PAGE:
In the spirit of Romans 14:19-23 and 1 Corinthians 10:31-33, this community values that careful attention be given to not offend a fellow Christian by any action or behavior of its members, including decisions about entertainment.
We desire to be wise stewards of our resources. Gambling (exchange of money and goods by betting or wagering) is viewed as an unwise use of God-given resources, and therefore is prohibited in all forms on the university campus.
We are committed to the God given dignity of every individual. Therefore, each member of the community is expected to be sensitive to needs existing in our society and on our campus. Discrimination against others on the basis of race, national origin, sex, religious denomination or disability is not acceptable.
We are committed to a safe and nurturing community. Any kind of demeaning gesture, harassment, sexual harassment, threat of violence or physical attack is prohibited. Vandalism of property is also unacceptable. Students are expected to exercise moderation regarding public displays of affection.
Confession, repentance and forgiveness are the Biblical model to initiate restoration in all relationships.
Honesty, purity and holiness are cornerstones to integrity in leadership. Therefore, theft, lying, dishonesty, gossip, slander, profanity, vulgarity (including crude language), sexual promiscuity or its appearance (including adultery, homosexual behavior, premarital sexual behavior, or overnight mixed-gender company), drunkenness, immodesty of dress and occult practice are prohibited. Community members are expected to take responsibility for their own violations of all behavioral guidelines and demonstrate commitment to the value of integrity in word and deed. The Integrity Initiative as described in the Ministry of Discipline supports the opportunity for students to seek reconciliation for inappropriate behavior.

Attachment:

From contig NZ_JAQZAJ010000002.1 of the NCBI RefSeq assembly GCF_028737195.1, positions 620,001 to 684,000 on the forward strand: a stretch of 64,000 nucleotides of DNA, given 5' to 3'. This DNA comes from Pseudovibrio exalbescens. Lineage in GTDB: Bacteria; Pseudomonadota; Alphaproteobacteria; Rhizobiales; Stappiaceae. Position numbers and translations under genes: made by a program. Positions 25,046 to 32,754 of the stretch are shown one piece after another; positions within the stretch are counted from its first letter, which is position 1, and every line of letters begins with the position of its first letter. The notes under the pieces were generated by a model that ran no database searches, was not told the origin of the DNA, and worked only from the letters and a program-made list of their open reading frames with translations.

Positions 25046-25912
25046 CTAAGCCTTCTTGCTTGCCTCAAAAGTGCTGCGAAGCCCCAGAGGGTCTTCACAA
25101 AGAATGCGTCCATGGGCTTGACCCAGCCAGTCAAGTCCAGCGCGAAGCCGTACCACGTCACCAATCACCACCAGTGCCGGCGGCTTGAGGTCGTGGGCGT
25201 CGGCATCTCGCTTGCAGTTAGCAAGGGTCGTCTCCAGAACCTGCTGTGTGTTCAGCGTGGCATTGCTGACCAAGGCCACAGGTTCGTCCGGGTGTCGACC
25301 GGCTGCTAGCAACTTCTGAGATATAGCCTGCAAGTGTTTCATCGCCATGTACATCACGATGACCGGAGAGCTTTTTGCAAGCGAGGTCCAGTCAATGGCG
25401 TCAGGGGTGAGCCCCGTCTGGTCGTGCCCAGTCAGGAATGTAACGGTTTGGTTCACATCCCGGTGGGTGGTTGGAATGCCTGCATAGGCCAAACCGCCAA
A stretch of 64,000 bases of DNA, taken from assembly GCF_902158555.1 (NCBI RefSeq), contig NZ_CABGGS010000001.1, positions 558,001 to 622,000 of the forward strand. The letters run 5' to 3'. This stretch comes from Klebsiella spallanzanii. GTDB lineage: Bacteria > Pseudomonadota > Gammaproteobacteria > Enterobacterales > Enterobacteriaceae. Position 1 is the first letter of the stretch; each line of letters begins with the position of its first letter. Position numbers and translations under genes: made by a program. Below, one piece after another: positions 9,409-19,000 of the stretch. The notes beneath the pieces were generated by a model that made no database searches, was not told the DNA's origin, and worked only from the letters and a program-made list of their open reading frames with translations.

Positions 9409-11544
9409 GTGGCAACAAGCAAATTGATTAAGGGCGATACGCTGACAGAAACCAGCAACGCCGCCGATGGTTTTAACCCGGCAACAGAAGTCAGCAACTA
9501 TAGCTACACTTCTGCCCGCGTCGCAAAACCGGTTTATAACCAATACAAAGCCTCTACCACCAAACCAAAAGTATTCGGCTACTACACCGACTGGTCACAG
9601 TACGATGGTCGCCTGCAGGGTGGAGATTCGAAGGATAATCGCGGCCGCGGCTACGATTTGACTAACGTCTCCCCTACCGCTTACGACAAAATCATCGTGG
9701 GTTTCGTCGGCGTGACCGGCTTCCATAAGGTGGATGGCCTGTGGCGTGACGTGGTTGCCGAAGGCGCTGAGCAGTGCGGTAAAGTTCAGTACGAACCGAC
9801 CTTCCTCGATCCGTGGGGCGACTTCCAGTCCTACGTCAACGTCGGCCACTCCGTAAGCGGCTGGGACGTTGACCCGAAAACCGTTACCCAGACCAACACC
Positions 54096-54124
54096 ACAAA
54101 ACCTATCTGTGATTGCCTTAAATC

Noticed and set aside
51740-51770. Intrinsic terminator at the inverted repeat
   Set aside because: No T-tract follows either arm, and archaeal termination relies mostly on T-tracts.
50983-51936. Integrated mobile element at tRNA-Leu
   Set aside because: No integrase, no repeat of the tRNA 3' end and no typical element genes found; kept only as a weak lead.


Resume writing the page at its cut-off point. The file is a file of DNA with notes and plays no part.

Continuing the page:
We dress to show respect for ourselves and our creator. Students are expected to wear clothing that is both modest and gender appropriate. Swimsuits, sports bras or other clothing that exposes midriffs may not be worn in common areas of the university campus. Clothing with slogans, logos, or pictures that are not in keeping with Christian values is not permitted. Students are expected to maintain good hygiene and wear shoes in common areas of the campus. Moderation should be exercised when wearing or applying body jewelry and body art.
Individual departments may maintain specific standards that apply to student appearance while participating in practicum, internships, performances or other university representation. Northwest University reserves the right to maintain standards of appearance for all students.
University technology is provided for educational purposes. The University holds the owner of the computer equipment responsible for how the equipment is used. The University reserves the right to monitor the entire University community to assure Internet users access appropriate Internet addresses. Modem use on campus is prohibited. All campus residents are subject to the Acceptable Use Policy.
Our experience at Northwest has shown that certain practices or activities may potentially endanger or adversely affect the physical and emotional well being of many members of the university community. The purpose of the following section of regulations is to draw attention to the reckless and serious nature of these kinds of practices and activities and to describe the university’s position on them. In some cases we have listed consequences for these actions to underscore our concern for the welfare of each person at Northwest University.
Northwest University is committed to maintaining an environment in which all individuals treat each other with dignity and respect and which is free from all forms of intimidation, exploitation and any type of harassment, including, but not limited to that based upon gender, religion, age, disability, ethnicity, national origin, color, race or any other status protected under applicable local, state or federal law. It is the policy of the University to prohibit harassment of any person by any of its employees or students. This includes hazing, rights of initiation, harassing pranks, and publicly insulting another person with abusive words or gestures. Also included is the use of telephones, United States or campus mail, or e-mail for the purpose of issuing obscene, harassing, or threatening messages.
It is illegal and against the University’s policy for any student or employee, male or female, to engage in actions that sexually harass another student, prospective student, employee, prospective employee, vendor, visitor or other person by: